Though conventionally identified as a horse, the animal here shows quite different features: a long, maneless neck (that has been repaired), a compact head, and a short curled-up tail. The rider is sitting sidesaddle on a blanket or seat of some kind. The group may, in fact, show a child riding a dog.
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Myres, John L. 1914. Handbook of the Cesnola Collection of Antiquities from Cyprus. no. 2086, p. 343, New York: The Metropolitan Museum of Art.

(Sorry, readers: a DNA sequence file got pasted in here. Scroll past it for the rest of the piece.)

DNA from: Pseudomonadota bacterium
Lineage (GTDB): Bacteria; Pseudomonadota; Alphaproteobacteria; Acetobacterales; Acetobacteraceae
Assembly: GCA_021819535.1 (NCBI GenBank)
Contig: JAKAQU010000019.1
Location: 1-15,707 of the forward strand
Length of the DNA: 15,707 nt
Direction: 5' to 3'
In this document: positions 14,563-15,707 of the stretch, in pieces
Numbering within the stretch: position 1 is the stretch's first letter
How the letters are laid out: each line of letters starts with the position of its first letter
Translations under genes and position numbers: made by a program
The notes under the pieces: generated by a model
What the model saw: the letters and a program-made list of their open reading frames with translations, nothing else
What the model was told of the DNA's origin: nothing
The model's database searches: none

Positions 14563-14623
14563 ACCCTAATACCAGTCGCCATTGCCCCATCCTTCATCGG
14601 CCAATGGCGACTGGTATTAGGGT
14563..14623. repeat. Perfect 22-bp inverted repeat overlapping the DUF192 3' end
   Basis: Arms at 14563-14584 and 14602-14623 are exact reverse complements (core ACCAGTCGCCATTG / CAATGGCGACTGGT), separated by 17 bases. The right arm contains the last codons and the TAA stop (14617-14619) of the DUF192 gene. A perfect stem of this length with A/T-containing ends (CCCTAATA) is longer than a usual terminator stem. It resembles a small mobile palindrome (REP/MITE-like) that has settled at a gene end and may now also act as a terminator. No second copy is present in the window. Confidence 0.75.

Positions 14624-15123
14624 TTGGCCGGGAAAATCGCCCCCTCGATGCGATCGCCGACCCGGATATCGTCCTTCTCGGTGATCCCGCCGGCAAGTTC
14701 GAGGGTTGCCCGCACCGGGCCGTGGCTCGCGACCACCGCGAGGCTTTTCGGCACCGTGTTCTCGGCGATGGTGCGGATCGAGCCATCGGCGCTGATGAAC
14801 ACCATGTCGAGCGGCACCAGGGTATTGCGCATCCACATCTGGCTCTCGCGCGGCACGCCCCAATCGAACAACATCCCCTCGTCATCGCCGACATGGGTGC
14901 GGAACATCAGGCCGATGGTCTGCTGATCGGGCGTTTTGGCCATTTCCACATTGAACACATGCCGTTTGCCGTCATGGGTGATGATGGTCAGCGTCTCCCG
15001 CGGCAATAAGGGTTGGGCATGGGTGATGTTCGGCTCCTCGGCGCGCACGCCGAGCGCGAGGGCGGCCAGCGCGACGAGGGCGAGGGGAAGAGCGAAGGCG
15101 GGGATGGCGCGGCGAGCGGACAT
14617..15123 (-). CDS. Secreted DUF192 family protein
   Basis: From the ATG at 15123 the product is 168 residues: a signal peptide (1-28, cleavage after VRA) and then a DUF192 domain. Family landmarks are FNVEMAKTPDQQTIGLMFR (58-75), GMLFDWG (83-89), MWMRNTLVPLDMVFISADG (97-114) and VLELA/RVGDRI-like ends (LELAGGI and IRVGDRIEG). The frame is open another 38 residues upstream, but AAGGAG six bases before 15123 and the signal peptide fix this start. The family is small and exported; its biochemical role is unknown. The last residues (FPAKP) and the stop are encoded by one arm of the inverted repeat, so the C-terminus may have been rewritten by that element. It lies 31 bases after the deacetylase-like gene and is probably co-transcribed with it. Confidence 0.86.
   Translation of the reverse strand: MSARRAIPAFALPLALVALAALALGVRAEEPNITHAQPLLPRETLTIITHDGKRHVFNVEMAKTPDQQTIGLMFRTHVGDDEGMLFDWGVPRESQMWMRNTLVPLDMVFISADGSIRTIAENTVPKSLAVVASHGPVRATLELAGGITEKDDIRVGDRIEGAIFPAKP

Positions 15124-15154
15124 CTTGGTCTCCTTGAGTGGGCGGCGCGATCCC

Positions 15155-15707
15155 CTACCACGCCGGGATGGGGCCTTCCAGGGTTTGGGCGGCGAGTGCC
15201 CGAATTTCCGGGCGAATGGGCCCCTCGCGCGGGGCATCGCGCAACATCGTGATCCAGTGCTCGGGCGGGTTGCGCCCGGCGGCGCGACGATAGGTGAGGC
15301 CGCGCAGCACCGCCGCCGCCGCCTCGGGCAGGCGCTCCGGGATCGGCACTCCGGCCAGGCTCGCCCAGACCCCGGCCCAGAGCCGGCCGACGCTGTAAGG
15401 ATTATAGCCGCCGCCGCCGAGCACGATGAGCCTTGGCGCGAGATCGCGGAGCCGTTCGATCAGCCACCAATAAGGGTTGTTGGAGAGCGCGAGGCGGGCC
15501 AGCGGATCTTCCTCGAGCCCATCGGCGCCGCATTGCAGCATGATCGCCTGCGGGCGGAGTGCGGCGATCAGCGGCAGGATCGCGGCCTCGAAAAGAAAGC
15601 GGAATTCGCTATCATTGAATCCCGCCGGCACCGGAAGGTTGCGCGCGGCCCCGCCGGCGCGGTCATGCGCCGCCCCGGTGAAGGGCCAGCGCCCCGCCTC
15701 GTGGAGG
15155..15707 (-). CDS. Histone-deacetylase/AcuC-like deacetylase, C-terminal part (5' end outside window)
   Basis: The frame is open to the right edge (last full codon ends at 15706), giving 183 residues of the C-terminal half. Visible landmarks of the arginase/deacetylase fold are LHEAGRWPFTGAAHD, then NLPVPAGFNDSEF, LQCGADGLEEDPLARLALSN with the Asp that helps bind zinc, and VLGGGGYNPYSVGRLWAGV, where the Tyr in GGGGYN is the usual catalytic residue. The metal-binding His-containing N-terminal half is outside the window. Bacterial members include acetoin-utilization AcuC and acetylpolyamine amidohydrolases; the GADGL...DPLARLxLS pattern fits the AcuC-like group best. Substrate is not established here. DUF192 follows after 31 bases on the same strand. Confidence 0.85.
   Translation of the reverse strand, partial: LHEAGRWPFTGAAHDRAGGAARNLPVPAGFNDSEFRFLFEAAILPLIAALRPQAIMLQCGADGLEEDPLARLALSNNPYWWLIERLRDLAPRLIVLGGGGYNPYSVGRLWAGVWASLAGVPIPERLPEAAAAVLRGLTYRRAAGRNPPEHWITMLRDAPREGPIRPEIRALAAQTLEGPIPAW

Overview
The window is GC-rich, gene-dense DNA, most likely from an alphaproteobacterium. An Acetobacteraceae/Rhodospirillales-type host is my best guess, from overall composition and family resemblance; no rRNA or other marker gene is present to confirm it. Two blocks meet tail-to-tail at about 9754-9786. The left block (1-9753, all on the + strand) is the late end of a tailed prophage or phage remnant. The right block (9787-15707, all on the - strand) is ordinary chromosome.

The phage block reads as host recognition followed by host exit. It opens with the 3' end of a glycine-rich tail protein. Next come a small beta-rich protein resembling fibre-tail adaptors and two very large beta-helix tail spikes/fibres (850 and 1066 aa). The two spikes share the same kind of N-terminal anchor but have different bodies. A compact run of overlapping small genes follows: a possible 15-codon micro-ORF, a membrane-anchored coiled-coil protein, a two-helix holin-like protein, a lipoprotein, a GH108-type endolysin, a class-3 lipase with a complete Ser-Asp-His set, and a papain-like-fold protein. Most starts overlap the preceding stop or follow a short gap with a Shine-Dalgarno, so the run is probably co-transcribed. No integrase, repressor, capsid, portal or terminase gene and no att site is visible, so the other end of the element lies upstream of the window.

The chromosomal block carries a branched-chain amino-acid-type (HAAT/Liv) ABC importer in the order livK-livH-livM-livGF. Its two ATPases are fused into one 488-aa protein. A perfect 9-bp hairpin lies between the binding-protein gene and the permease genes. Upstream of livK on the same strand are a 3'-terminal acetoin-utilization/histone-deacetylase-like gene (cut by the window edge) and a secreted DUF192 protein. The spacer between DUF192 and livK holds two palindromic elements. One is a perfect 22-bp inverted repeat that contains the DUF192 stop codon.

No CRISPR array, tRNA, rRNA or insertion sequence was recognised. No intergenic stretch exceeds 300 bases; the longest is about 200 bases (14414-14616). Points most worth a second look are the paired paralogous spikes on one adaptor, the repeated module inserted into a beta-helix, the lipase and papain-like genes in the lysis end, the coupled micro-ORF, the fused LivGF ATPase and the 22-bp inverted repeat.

Karageorghis, Vassos. 1995. The Coroplastic Art of Ancient Cyprus, Vol. 4. no. II(i)d.2, p. 94, pl. XLIX.1, Nicosia: Foundation Anasatasios G. Leventis.
Karageorghis, Vassos, Joan Mertens, and Marice E. Rose. 2000. Ancient Art from Cyprus: The Cesnola Collection in The Metropolitan Museum of Art. no. 243, p. 153, New York: The Metropolitan Museum of Art.
Karageorghis, Vassos. 2006. Aspects of Everyday Life in Cyprus: Iconographic Representations. no. 161, pp. 173–74, Nicosia: Foundation Anasatasios G. Leventis.
Karageorghis, Vassos, Gloria Merker, and Joan R. Mertens. 2016. The Cesnola Collection of Cypriot Art: Terracottas. no. 100, pp. 61, 256, Online Publication, [CD-Rom 2004], New York: The Metropolitan Museum of Art.